The number of information technology (IT) workers now stands at 4.6 million, compared with just 450,000 in 1970 according to a new report from the U.S. Census Bureau’s American Community Survey. The upsurge means IT workers now represent 2.9% of the U.S. labor force.
“The Census Bureau first identified IT occupations in the 1970 Census,” said Julia Beckhusen, a senior economist in the Census Bureau’s Industry and Occupation Statistics Branch. “At that time, there were only three IT occupation categories. That number grew to 12 by 2010 as the variety of work continued to increase.”
IT workers are more likely to be men, and on average, they earn more than their female counterparts do ($82,370 median earnings compared with $72,035). The proportion of women in IT occupations peaked at 31% in 1990 and declined to 25% in 2014. In comparison, the proportion of women in all occupations has increased over time, from 38%t in 1970 to 47% in 2014.
Median annual earnings of IT occupation workers were $80,665 in 2014, or almost twice as much as the median earnings of the total workforce in 2014. The median earnings, adjusted for inflation, for men and women in IT occupations rose between 1970 and 2014. In contrast, male workers in the overall workforce experienced earnings declines, while median earnings for women rose.
The highest earning IT occupations were computer and information research scientists, software developers, applications and system software, computer and information systems managers, and computer network architects, each with median earnings of $90,000 or more. A higher share of workers in these occupations also had advanced degrees. For instance, 52% of computer and information research scientists had at least a master’s degree. Additionally, 22% of IT workers had a master’s degree or higher compared with 12% for all workers.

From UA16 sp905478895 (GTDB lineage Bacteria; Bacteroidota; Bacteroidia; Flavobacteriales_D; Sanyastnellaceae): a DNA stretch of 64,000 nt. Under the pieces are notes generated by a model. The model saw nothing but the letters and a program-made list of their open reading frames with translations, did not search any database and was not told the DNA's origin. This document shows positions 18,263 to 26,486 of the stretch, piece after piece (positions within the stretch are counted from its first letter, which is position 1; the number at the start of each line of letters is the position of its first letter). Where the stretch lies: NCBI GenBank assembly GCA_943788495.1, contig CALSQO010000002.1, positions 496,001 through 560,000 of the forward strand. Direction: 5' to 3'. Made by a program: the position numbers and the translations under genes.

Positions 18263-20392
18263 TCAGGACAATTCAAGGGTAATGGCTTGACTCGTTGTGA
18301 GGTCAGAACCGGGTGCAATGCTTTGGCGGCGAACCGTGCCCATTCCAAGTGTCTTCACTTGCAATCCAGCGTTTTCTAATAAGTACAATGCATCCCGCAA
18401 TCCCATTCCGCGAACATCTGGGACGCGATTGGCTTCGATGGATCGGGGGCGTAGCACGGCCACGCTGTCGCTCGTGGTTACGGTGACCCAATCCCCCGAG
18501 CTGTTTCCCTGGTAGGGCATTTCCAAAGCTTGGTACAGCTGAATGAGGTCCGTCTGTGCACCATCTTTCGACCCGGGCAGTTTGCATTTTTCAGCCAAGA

IT workers were twice as likely to work at home as all workers (10% compared with 4%). Web developers had the highest rate (20%) of working at home, compared with other IT occupations. Moreover, web developers had among the highest rates of self-employment (21%).
IT workers also tend to be younger. More than half (55%) were between the ages of 25 and 44 compared with 43% of all workers. Within the IT occupations, web developers were among the youngest with 38% between the ages of 25 and 34 and 11% between the ages of 16 and 24.
The statistics come from the Occupations in Information Technology report that uses statistics from decennial censuses and the American Community Survey to explore trends and characteristics of IT workers and describes the growth and increasing complexity of the IT workforce in the U.S. during the past half century.
Following are other key points of the report.
• In 2014, 18% of IT workers were Asian compared with 6% of all workers.
• Software developers, applications and systems software is the largest IT occupation, accounting for 25% of all IT workers.
• Database administrators had among the highest percentage of women (38%) but also had among the largest wage gap between men and women where men’s median earnings were $86,855 compared with $56,890 for women.
• IT workers had a higher percentage of full-time, year-round workers at 87% versus 69% of the total employed.
• IT occupations had a higher rate of foreign-born workers, 24% compared with 17% of total employed. Looking at the largest IT occupation, software developers, applications and systems software, 39% were foreign-born.